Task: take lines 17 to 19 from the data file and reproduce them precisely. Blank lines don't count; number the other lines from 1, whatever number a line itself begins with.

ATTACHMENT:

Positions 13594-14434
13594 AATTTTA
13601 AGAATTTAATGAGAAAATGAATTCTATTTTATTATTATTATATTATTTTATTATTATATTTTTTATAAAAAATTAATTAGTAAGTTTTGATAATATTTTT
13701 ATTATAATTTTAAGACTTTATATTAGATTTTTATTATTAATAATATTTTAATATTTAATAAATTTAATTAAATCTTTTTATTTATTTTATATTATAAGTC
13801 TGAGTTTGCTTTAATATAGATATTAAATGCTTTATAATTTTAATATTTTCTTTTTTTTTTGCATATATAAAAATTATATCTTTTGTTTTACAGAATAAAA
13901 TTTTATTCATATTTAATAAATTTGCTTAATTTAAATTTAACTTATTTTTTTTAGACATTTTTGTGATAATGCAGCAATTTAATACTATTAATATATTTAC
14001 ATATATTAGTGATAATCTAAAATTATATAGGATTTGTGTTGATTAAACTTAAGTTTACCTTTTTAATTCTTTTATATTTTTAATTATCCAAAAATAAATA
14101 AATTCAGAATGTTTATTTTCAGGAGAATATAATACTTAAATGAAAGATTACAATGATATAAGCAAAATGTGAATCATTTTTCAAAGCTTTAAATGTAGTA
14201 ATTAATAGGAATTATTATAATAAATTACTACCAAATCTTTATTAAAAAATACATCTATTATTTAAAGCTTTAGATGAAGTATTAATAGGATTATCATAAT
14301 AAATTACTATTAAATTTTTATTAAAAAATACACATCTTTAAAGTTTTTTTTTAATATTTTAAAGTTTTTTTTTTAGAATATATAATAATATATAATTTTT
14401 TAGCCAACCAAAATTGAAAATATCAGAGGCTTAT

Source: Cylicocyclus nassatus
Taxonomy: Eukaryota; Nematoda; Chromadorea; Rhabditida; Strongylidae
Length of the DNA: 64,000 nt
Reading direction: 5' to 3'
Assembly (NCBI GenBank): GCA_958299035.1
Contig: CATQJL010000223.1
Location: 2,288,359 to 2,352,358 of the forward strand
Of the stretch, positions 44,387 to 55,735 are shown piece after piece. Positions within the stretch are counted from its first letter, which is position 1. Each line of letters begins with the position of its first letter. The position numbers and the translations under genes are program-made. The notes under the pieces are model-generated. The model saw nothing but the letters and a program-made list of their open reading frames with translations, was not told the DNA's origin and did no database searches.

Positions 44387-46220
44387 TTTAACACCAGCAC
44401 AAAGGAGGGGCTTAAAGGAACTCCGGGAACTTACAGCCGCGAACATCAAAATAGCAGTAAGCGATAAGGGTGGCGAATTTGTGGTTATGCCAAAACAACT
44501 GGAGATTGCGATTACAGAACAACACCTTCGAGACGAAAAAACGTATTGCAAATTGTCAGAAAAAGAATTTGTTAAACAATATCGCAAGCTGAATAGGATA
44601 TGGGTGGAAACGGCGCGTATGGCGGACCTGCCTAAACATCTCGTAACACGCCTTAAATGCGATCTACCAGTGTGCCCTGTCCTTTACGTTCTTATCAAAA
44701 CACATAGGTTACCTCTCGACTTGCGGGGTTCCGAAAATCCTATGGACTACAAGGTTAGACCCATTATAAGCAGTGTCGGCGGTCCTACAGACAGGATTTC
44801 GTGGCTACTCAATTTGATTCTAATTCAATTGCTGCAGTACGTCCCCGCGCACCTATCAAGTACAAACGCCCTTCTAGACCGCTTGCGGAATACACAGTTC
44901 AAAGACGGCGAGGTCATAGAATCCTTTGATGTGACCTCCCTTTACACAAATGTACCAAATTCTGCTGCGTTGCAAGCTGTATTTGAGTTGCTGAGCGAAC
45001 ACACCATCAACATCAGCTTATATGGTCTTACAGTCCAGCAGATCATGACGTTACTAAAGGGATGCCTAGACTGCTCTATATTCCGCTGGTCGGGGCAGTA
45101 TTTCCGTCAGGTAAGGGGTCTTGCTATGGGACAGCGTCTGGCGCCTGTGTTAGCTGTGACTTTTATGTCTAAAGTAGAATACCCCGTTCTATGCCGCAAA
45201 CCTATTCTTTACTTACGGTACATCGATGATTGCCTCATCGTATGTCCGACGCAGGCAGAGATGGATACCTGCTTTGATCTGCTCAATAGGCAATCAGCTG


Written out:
Contig: CATQJL010000223.1
Location: 2,288,359 to 2,352,358 of the forward strand
Of the stretch, positions 44,387 to 55,735 are shown piece after piece. Positions within the stretch are counted from its first letter, which is position 1. Each line of letters begins with the position of its first letter. The position numbers and the translations under genes are program-made. The notes under the pieces are model-generated. The model saw nothing but the letters and a program-made list of their open reading frames with translations, was not told the DNA's origin and did no database searches.